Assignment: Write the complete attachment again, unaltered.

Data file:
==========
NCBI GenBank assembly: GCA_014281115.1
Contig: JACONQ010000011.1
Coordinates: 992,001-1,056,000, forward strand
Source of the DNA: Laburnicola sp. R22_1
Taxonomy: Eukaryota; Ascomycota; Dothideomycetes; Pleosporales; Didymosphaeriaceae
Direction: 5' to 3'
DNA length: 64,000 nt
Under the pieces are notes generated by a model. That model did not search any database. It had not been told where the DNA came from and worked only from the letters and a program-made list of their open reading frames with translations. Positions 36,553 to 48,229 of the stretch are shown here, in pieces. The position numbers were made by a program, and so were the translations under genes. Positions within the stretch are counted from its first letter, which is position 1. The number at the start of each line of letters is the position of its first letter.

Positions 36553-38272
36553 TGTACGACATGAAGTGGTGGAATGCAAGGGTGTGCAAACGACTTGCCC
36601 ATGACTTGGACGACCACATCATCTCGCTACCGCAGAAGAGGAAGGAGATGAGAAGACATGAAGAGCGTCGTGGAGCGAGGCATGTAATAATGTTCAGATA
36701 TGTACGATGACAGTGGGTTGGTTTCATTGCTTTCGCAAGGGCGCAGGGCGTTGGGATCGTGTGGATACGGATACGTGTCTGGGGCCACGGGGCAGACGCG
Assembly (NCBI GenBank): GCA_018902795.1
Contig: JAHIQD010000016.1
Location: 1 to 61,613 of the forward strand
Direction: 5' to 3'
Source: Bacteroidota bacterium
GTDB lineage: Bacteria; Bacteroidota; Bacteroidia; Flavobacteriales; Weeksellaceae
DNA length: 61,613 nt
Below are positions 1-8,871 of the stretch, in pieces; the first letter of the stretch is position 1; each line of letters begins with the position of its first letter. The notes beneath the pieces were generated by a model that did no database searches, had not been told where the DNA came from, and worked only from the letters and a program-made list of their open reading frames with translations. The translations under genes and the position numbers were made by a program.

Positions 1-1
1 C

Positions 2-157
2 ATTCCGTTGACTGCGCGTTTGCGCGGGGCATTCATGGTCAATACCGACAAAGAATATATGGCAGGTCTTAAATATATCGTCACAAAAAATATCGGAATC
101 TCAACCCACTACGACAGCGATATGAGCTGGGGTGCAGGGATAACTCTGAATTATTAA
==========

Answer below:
NCBI GenBank assembly: GCA_014281115.1
Contig: JACONQ010000011.1
Coordinates: 992,001-1,056,000, forward strand
Source of the DNA: Laburnicola sp. R22_1
Taxonomy: Eukaryota; Ascomycota; Dothideomycetes; Pleosporales; Didymosphaeriaceae
Direction: 5' to 3'
DNA length: 64,000 nt
Under the pieces are notes generated by a model. That model did not search any database. It had not been told where the DNA came from and worked only from the letters and a program-made list of their open reading frames with translations. Positions 36,553 to 48,229 of the stretch are shown here, in pieces. The position numbers were made by a program, and so were the translations under genes. Positions within the stretch are counted from its first letter, which is position 1. The number at the start of each line of letters is the position of its first letter.

Positions 36553-38272
36553 TGTACGACATGAAGTGGTGGAATGCAAGGGTGTGCAAACGACTTGCCC
36601 ATGACTTGGACGACCACATCATCTCGCTACCGCAGAAGAGGAAGGAGATGAGAAGACATGAAGAGCGTCGTGGAGCGAGGCATGTAATAATGTTCAGATA
36701 TGTACGATGACAGTGGGTTGGTTTCATTGCTTTCGCAAGGGCGCAGGGCGTTGGGATCGTGTGGATACGGATACGTGTCTGGGGCCACGGGGCAGACGCG
Assembly (NCBI GenBank): GCA_018902795.1
Contig: JAHIQD010000016.1
Location: 1 to 61,613 of the forward strand
Direction: 5' to 3'
Source: Bacteroidota bacterium
GTDB lineage: Bacteria; Bacteroidota; Bacteroidia; Flavobacteriales; Weeksellaceae
DNA length: 61,613 nt
Below are positions 1-8,871 of the stretch, in pieces; the first letter of the stretch is position 1; each line of letters begins with the position of its first letter. The notes beneath the pieces were generated by a model that did no database searches, had not been told where the DNA came from, and worked only from the letters and a program-made list of their open reading frames with translations. The translations under genes and the position numbers were made by a program.

Positions 1-1
1 C

Positions 2-157
2 ATTCCGTTGACTGCGCGTTTGCGCGGGGCATTCATGGTCAATACCGACAAAGAATATATGGCAGGTCTTAAATATATCGTCACAAAAAATATCGGAATC
101 TCAACCCACTACGACAGCGATATGAGCTGGGGTGCAGGGATAACTCTGAATTATTAA